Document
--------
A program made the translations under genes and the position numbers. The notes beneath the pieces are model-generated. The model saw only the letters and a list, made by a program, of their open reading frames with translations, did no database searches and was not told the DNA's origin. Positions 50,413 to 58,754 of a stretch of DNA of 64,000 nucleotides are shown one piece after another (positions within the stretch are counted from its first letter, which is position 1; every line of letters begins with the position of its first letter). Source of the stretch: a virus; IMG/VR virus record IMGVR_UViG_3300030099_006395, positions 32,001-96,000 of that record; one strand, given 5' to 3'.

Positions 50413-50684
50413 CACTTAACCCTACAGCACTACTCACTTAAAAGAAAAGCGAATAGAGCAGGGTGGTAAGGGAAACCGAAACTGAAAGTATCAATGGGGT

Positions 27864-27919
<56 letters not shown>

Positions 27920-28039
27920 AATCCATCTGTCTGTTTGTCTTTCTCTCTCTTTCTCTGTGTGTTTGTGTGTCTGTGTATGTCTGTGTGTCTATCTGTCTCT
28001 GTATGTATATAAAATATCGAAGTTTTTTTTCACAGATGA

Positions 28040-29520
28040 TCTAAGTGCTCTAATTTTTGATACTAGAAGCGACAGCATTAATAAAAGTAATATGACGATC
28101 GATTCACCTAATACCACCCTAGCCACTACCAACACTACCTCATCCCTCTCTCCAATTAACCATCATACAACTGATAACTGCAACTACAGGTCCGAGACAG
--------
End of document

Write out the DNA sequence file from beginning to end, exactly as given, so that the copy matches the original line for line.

A program made the translations under genes and the position numbers. The notes beneath the pieces are model-generated. The model saw only the letters and a list, made by a program, of their open reading frames with translations, did no database searches and was not told the DNA's origin. Positions 50,413 to 58,754 of a stretch of DNA of 64,000 nucleotides are shown one piece after another (positions within the stretch are counted from its first letter, which is position 1; every line of letters begins with the position of its first letter). Source of the stretch: a virus; IMG/VR virus record IMGVR_UViG_3300030099_006395, positions 32,001-96,000 of that record; one strand, given 5' to 3'.

Positions 50413-50684
50413 CACTTAACCCTACAGCACTACTCACTTAAAAGAAAAGCGAATAGAGCAGGGTGGTAAGGGAAACCGAAACTGAAAGTATCAATGGGGT

Positions 27864-27919
<56 letters not shown>

Positions 27920-28039
27920 AATCCATCTGTCTGTTTGTCTTTCTCTCTCTTTCTCTGTGTGTTTGTGTGTCTGTGTATGTCTGTGTGTCTATCTGTCTCT
28001 GTATGTATATAAAATATCGAAGTTTTTTTTCACAGATGA

Positions 28040-29520
28040 TCTAAGTGCTCTAATTTTTGATACTAGAAGCGACAGCATTAATAAAAGTAATATGACGATC
28101 GATTCACCTAATACCACCCTAGCCACTACCAACACTACCTCATCCCTCTCTCCAATTAACCATCATACAACTGATAACTGCAACTACAGGTCCGAGACAG